The new finding, described in a paper published this week in journal Nature Nanotechnology, makes it convenient for researchers to study the workings of a large family of sensor proteins called G-protein-coupled receptors (GPCRs) and to develop potential synthetic-antibody-based drugs.
Research teams led by Dr. Arun K. Shukla at IIT Kanpur have engineered synthetic Antibody fragments that target beta-arrestin (a class of proteins inside the cell). GPCRs are mobile proteins that sit in the cell membranes and support cells to respond to chemical signals from the body parts or the outside world. GPCRs are the most sought-after drug targets in modern medical research. Major Pharma companies are investing their pockets out to identify new drug molecule which can target key GPCRs implicated across wide-ranging pathophysiological conditions.
GPCRs are involved in almost every physiological and pathophysiological process in the human body such as cardiovascular regulation, immune response, neurotransmission, behavior and mood regulation. Beta-arrestin comes to play-- to regulate the actions of GPCRs by attenuating its signaling.
“There are more than 800 GPCRs and only limited beta-arrestin which controls its functioning, therefore, targeting Beta-arrestin will enable us with a greater handle over the desired signaling across all GPCR types. So, we developed synthetic Fabs (Fragment antigen-binding) that targets β-arrestin and have potential to modulate their functioning,” said Dr. Arun K. Shukla.
According to the study, small molecule-based drugs, which either bind to stimulate or inhibit GPCR, remains a traditional way of tweaking the GPCRs. Dr. Shukla says that beta-arrestin functions are usually studied by either knocking the gene out or turning their expression down by siRNA based approaches (tool for inducing short-term silencing of protein-coding genes). But the synthetic Fab molecules can specifically target a particular part of the protein and selectively offset its function without interfering with its any other function, attributed to its other domains. “Our finding, therefore, is the first demonstration of targeting a specific function of beta-arrestins without altering its other functions,” said Eshan Ghosh, first author of this paper.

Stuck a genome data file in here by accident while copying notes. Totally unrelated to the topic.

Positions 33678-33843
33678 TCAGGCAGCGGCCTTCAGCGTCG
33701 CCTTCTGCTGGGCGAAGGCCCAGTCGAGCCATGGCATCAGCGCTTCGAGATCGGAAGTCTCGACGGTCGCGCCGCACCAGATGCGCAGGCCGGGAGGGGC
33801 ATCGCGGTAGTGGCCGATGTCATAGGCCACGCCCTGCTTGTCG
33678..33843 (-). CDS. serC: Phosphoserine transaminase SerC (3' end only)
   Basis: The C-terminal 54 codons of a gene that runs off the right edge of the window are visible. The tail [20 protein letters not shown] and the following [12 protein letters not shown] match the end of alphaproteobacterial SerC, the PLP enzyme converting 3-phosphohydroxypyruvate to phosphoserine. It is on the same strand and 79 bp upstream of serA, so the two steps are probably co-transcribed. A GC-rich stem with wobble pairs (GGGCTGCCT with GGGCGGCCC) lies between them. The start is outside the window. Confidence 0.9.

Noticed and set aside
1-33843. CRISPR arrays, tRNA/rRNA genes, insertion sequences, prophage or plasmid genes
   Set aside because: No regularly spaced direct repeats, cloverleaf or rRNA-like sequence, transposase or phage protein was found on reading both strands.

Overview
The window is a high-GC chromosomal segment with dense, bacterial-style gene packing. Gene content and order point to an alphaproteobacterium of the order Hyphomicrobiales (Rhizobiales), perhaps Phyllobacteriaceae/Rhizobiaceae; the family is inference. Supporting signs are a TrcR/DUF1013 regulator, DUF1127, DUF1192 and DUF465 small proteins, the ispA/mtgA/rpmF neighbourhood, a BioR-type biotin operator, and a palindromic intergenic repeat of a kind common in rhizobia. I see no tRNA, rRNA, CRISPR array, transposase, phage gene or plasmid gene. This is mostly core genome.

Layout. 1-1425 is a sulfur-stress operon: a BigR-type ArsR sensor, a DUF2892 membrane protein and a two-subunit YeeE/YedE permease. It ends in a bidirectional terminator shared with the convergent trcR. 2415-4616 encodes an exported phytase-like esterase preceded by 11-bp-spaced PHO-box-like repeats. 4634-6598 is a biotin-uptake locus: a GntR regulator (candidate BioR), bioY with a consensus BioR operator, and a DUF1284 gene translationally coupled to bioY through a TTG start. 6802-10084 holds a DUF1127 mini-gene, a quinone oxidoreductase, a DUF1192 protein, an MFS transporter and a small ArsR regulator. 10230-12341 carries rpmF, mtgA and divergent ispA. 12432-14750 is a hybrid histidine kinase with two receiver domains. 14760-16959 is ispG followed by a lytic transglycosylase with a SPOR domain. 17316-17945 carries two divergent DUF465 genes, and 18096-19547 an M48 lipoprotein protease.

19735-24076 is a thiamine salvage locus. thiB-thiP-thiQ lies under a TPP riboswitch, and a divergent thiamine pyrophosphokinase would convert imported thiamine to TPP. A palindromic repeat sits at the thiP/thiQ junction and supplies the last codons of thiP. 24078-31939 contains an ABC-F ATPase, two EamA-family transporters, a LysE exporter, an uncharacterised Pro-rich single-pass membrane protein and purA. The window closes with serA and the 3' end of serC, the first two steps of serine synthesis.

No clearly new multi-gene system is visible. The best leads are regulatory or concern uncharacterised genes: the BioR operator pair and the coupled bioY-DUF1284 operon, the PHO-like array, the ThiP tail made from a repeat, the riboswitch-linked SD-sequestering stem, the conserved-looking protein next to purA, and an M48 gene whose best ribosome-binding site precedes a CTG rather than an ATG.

This study was an ambitious project to design a generic tool to study GPCRs. “Initially, in vitro studies, we found very encouraging results but the real deal was to replicate the study in cellular systems, where we can really see the molecule in action by monitoring its cellular readouts,” said Dr. Shukla. Interestingly, during microscopic experiments, Dr. Shukla’s team members could observe that this fab in form of an intrabody (an antibody that works within the cell) was clearly blocking the endocytosis (pulling in of a GPCR from the surface to inside of a living cell).
“Synthetic intrabody we have identified has the potential to treat many diseases implicating GPCRs if its delivery vehicle is well devised,” said Mithu Baidya, one of the authors of this study.
“Our approach has the potential to take antibody-based drug discovery to the next level, where we can dissect to compartmentalize the functioning of a protein and thereby modulate it. This study will flag off a new direction for future drug discovery,” said the study leader.
Research team included Eshan Ghosh, Ashish Srivastava, Mithu Baidya, Punita Kumari, Hemlata Dwivedi, Kumari Nidhi, Ravi Ranjan and Arun K. Shukla (Indian Institute of Technology, Kanpur), Shalini Dogra Prem N. Yadav (CSIR-Central Drug Research Institute, Lucknow), Akiko Koide, Shohei Koide (Laura and Isaac Perlmutter Cancer Center, USA), Sachdev S. Sidhu (University of Toronto, Canada).
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